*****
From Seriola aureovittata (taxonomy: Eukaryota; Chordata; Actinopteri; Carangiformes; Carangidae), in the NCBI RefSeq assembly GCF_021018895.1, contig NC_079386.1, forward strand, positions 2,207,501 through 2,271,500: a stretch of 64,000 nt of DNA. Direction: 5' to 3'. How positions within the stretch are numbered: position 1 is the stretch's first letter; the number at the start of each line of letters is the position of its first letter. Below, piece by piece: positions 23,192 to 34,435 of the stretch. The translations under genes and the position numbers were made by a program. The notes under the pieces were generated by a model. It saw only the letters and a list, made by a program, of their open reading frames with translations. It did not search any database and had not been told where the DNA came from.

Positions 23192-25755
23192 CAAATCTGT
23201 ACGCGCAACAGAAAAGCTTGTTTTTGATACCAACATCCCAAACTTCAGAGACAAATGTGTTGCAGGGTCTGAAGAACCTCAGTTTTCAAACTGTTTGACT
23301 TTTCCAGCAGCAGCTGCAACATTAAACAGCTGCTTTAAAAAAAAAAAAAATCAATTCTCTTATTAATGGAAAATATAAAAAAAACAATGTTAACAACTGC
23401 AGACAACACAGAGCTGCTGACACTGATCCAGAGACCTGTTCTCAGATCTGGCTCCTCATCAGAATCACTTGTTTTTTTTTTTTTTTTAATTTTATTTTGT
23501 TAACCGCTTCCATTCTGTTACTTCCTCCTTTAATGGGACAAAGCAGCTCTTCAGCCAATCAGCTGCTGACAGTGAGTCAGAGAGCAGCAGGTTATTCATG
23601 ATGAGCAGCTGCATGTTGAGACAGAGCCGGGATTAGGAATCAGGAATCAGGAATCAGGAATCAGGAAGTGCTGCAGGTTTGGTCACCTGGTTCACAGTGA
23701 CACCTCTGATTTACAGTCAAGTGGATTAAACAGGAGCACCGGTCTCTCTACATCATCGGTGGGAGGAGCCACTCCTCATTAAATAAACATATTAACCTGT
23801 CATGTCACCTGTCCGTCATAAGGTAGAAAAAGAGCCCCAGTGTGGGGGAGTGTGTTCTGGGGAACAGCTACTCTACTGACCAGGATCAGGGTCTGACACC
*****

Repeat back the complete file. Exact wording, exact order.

From Seriola aureovittata (taxonomy: Eukaryota; Chordata; Actinopteri; Carangiformes; Carangidae), in the NCBI RefSeq assembly GCF_021018895.1, contig NC_079386.1, forward strand, positions 2,207,501 through 2,271,500: a stretch of 64,000 nt of DNA. Direction: 5' to 3'. How positions within the stretch are numbered: position 1 is the stretch's first letter; the number at the start of each line of letters is the position of its first letter. Below, piece by piece: positions 23,192 to 34,435 of the stretch. The translations under genes and the position numbers were made by a program. The notes under the pieces were generated by a model. It saw only the letters and a list, made by a program, of their open reading frames with translations. It did not search any database and had not been told where the DNA came from.

Positions 23192-25755
23192 CAAATCTGT
23201 ACGCGCAACAGAAAAGCTTGTTTTTGATACCAACATCCCAAACTTCAGAGACAAATGTGTTGCAGGGTCTGAAGAACCTCAGTTTTCAAACTGTTTGACT
23301 TTTCCAGCAGCAGCTGCAACATTAAACAGCTGCTTTAAAAAAAAAAAAAATCAATTCTCTTATTAATGGAAAATATAAAAAAAACAATGTTAACAACTGC
23401 AGACAACACAGAGCTGCTGACACTGATCCAGAGACCTGTTCTCAGATCTGGCTCCTCATCAGAATCACTTGTTTTTTTTTTTTTTTTAATTTTATTTTGT
23501 TAACCGCTTCCATTCTGTTACTTCCTCCTTTAATGGGACAAAGCAGCTCTTCAGCCAATCAGCTGCTGACAGTGAGTCAGAGAGCAGCAGGTTATTCATG
23601 ATGAGCAGCTGCATGTTGAGACAGAGCCGGGATTAGGAATCAGGAATCAGGAATCAGGAATCAGGAAGTGCTGCAGGTTTGGTCACCTGGTTCACAGTGA
23701 CACCTCTGATTTACAGTCAAGTGGATTAAACAGGAGCACCGGTCTCTCTACATCATCGGTGGGAGGAGCCACTCCTCATTAAATAAACATATTAACCTGT
23801 CATGTCACCTGTCCGTCATAAGGTAGAAAAAGAGCCCCAGTGTGGGGGAGTGTGTTCTGGGGAACAGCTACTCTACTGACCAGGATCAGGGTCTGACACC